One of my best outdoor equipment upgrades thus far has been from tenting to hammocking. The tent we were using was a cheapo, Walmart, junior scouts tent that has actually held up really well and has done more than we expected it to. We now use it for friends who want to come along but don’t own all the necessary equipment, such as a tent. We woke up one rainy, late September morning in the DAKS with little patience for repacking our slightly wet tent. With a few words of encouragement from my outdoorsman uncle, we later decided to purchase a Hammock and I couldn’t imagine backpacking without it; two years and 10+ trips later, I STILL LOVE MY HAMMOCK and it is still holding strong!
We got a great deal on an Eagles Nest Outfitters OneLink Complete Hammock System, double version online ($160.00 on sale through REI). I LOVE THIS HAMMOCK. As long as you have two trees between 9 and 15 feet or so apart you’re in the clear. Reasons to switch to hammocking…
- is so comfortable! The only way you can’t sleep is on your stomach and honestly, it’s not necessary when you’re cocooned in an ENO Double Nest Hammock.
- it genuinely fits two people comfortably; getting out of it in the middle of the night for a bathroom beak has the potential to get annoying but in my experience, it’s not too bad.
- you can set up in places that are uneven and you don’t need to carry a ground tarp because you’re not on the ground. Just make sure your opening is on the side with higher elevation.
- it’s light. The double weighs 4 pounds 8 ounces with the hammock, rainfly, bug net, suspension system and aluminium stakes. I understand this isn’t actually light for all you ultralight backpackers out there but there’s something about comfort and convenience to me that’s worth a few extra ounces.
- you’re off the ground. This is great for bad weather, rain especially. Also, if you aren’t a fan of finding a slug in your sleeping bag at 3:00 AM, I suggest a hammock « that actually happened to me the first time I ever slept in a lean-to…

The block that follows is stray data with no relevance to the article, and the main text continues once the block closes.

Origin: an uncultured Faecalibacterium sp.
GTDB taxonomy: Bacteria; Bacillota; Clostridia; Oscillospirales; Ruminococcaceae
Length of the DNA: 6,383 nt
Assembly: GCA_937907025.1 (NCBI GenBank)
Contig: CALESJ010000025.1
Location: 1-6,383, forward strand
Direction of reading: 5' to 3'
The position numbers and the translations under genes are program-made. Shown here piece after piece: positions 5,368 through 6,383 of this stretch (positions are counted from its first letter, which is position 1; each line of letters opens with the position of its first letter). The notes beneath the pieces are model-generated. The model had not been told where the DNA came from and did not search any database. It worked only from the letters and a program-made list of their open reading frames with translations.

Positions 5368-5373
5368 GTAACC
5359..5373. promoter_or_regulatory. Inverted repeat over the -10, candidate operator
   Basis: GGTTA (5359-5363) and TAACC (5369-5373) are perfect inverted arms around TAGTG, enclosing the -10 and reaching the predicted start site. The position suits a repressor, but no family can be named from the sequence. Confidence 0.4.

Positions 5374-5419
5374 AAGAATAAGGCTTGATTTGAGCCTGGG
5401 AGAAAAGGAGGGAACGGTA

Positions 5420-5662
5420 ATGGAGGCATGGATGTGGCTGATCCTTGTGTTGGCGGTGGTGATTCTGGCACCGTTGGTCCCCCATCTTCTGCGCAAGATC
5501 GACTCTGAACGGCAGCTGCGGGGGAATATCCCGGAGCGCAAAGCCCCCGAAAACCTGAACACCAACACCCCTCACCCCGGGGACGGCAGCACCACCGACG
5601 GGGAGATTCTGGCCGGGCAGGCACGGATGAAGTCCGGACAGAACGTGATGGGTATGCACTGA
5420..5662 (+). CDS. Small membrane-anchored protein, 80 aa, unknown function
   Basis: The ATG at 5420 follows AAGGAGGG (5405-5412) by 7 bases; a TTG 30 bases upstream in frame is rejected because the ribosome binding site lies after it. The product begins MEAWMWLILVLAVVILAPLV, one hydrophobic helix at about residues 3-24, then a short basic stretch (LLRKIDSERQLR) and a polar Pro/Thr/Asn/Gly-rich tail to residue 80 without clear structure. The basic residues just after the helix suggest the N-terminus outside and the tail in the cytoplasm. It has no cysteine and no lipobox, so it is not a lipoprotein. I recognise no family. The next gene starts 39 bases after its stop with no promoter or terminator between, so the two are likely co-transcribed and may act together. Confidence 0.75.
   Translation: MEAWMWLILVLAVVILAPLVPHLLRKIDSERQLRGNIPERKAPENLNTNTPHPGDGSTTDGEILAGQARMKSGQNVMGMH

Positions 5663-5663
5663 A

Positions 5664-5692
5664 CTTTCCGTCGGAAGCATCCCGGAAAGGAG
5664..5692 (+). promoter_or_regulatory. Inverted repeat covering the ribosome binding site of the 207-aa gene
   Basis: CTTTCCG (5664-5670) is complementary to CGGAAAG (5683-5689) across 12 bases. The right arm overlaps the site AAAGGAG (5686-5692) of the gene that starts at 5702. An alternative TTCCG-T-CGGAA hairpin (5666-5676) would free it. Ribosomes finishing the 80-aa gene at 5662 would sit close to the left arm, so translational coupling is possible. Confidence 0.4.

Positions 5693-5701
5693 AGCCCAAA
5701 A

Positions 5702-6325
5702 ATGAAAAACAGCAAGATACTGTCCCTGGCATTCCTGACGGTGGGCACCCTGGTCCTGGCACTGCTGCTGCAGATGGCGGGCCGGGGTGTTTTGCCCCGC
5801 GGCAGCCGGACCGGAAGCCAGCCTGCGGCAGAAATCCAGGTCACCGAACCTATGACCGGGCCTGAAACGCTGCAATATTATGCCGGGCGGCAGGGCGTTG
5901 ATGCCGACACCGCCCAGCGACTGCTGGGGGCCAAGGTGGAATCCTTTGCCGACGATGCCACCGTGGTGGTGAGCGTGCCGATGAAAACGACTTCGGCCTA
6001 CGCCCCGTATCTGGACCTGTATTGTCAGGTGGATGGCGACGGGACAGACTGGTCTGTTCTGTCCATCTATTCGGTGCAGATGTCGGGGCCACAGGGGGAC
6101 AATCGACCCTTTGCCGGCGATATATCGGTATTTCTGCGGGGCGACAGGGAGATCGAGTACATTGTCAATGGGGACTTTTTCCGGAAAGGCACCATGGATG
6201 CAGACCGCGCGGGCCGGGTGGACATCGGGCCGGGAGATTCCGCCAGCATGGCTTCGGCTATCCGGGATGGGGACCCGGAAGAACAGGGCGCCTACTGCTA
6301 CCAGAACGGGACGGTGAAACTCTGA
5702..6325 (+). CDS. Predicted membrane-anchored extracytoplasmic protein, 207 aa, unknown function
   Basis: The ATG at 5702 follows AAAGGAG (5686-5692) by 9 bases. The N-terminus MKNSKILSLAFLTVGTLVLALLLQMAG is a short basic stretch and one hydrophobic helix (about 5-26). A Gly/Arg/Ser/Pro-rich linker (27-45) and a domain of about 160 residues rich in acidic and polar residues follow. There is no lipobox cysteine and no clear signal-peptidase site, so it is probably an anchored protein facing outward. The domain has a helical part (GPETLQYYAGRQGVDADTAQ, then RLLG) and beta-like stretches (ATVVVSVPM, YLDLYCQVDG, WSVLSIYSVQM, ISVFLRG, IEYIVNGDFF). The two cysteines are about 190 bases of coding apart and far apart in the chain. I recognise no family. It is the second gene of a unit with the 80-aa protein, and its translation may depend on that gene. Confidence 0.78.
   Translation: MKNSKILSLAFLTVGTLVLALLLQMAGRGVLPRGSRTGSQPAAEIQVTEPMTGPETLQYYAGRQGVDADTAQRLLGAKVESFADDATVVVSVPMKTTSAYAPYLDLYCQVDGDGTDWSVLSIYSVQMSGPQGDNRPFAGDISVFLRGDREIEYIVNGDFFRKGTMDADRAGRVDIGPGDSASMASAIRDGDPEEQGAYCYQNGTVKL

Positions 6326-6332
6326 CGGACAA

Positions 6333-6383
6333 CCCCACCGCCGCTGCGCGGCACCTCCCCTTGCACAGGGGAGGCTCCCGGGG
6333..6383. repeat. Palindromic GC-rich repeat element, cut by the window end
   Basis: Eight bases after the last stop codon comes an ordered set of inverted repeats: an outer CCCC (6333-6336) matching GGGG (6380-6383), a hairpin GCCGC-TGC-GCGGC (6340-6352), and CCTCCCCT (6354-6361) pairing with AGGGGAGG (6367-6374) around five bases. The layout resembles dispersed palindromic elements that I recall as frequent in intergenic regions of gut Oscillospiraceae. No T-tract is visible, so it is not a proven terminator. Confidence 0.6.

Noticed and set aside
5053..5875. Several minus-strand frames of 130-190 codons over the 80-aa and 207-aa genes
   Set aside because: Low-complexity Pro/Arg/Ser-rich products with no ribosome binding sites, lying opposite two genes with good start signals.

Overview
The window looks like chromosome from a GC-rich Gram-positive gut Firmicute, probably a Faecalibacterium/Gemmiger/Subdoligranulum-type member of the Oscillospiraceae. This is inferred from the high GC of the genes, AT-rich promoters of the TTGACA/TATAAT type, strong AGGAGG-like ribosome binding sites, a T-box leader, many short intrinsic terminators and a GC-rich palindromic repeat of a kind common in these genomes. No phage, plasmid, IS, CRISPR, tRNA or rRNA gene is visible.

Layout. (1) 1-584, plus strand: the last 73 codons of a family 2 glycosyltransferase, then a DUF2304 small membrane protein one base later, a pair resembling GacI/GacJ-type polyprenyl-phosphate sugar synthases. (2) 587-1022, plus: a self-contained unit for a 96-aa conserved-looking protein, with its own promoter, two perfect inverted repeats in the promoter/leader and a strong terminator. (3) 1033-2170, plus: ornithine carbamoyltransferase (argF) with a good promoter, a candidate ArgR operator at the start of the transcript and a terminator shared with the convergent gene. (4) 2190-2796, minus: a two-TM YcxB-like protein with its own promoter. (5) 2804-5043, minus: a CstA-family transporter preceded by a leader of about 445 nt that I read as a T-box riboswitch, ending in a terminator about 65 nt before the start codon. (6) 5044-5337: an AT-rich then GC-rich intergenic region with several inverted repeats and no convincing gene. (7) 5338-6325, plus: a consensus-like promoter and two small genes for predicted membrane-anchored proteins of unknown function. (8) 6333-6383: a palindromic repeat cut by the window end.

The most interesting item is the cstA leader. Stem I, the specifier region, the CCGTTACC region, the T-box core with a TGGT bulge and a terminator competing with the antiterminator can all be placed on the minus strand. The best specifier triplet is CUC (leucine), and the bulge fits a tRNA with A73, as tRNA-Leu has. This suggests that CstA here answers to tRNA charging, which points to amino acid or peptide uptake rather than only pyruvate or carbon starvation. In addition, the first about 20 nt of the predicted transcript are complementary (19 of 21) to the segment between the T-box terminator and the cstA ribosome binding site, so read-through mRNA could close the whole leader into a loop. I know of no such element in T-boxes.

Obviously, there are benefits to tenting that override hammocking for some, but not for me.
The Hammock comes with all its core components in separate bags which all fit inside a larger, water-resistant bag. The hammock actually wraps up into it’s attached side pocket (to hold important things in the middle of the night), the suspension system wraps up and goes into its own bag, the bug net wraps up into itself, and the rain fly and stakes have their own separate bags. It seems like a large bit of gear but it fits nicely in my 35-liter pack with my bear can and essentials; it takes up virtually no space in my 70-liter pack! Since this purchase I have gone on to expand my setup with the ENO Ember 2 Underquilt. This product is designed to trap air between your sleeping body and the quilt, similar to a sleeping pad, and allows you a warmed nights sleep. I’ve also turned this quilt around and put it OVER my body and sleeping bag
The set-up is quick and easy with one person, but even faster with two. I find it easiest to put the bug net around the hammock, then I hang the hammock. Next, I put up the ridge line for the bug net about 2 to three inches above the hammock suspension and make sure it’s tight. Then I clip the bug next to the ridgeline. If the weathers going to be great and you want to sleep under the stars leave as is; if not put the rain fly up next. The rain fly ties to the trees at or above the ridgeline and then using the aluminium stakes (or nearby trees) you can adjust the sides to be as wide or as close to yourself as you’d prefer. It seems like a pain, however, it takes about 5 minutes to set up once you know how to do it/develop your own system. It’s even more simple to take down!
We love our double nest and couldn’t imagine camping without it. Hope this helps and convinces you to run out and purchase a hammock… if you’re looking for a sleep upgrade.